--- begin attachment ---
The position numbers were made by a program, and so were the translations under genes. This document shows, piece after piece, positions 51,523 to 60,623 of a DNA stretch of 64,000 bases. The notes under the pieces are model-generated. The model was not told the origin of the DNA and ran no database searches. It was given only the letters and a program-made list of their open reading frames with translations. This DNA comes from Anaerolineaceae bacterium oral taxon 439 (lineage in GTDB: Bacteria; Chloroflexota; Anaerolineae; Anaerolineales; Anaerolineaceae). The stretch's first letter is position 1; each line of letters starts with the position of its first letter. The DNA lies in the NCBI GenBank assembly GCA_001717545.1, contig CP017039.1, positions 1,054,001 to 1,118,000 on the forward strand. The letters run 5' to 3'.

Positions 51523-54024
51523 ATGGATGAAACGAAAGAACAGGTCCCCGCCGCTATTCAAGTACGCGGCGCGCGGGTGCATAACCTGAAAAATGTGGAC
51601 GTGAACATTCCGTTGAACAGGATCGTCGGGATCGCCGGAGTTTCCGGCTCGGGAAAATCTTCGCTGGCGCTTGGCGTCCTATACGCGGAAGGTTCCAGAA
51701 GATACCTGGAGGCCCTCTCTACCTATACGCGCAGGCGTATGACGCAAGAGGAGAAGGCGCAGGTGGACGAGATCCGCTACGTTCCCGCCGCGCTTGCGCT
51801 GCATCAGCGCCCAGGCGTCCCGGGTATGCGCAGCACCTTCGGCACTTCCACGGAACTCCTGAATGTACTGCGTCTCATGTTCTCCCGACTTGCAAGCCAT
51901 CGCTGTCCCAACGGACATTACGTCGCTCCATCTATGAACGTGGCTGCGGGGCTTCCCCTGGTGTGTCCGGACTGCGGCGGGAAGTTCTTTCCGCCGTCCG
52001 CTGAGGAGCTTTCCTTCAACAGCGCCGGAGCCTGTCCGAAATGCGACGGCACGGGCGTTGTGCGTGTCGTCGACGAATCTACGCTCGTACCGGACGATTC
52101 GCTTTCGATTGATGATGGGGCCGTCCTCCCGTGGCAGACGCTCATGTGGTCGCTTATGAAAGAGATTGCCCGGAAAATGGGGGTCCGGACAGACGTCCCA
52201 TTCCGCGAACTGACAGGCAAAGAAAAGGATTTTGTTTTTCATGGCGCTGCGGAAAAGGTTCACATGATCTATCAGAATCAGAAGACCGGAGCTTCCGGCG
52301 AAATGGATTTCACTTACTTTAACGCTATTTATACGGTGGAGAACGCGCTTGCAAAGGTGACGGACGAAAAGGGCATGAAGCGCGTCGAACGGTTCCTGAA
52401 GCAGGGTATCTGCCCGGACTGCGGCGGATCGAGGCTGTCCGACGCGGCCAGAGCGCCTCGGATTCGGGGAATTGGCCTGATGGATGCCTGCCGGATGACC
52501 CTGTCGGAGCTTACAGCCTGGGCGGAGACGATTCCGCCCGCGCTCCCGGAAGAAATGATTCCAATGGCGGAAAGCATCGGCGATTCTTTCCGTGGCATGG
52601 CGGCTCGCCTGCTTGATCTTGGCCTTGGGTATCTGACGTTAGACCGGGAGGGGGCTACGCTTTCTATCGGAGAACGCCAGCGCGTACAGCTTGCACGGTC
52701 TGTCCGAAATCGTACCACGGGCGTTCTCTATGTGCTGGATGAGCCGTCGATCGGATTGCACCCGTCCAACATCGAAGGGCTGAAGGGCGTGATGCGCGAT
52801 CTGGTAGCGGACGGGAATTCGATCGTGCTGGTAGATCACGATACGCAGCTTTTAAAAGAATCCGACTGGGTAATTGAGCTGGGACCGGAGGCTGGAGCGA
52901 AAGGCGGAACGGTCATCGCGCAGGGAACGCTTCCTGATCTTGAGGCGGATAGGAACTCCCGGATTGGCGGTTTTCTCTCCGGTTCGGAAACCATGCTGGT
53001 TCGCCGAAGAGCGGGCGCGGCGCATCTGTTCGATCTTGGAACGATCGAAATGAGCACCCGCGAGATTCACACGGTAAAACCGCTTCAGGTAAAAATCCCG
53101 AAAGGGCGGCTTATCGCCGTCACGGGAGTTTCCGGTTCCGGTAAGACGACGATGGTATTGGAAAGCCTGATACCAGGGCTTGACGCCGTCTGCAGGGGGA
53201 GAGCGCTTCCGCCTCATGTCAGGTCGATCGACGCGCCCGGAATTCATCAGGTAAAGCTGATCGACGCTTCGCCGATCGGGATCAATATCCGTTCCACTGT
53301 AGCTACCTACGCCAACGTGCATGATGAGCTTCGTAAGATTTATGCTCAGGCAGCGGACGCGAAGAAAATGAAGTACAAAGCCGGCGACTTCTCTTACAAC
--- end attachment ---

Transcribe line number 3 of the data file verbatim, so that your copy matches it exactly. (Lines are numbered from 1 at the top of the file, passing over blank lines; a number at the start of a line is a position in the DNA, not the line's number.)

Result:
51523 ATGGATGAAACGAAAGAACAGGTCCCCGCCGCTATTCAAGTACGCGGCGCGCGGGTGCATAACCTGAAAAATGTGGAC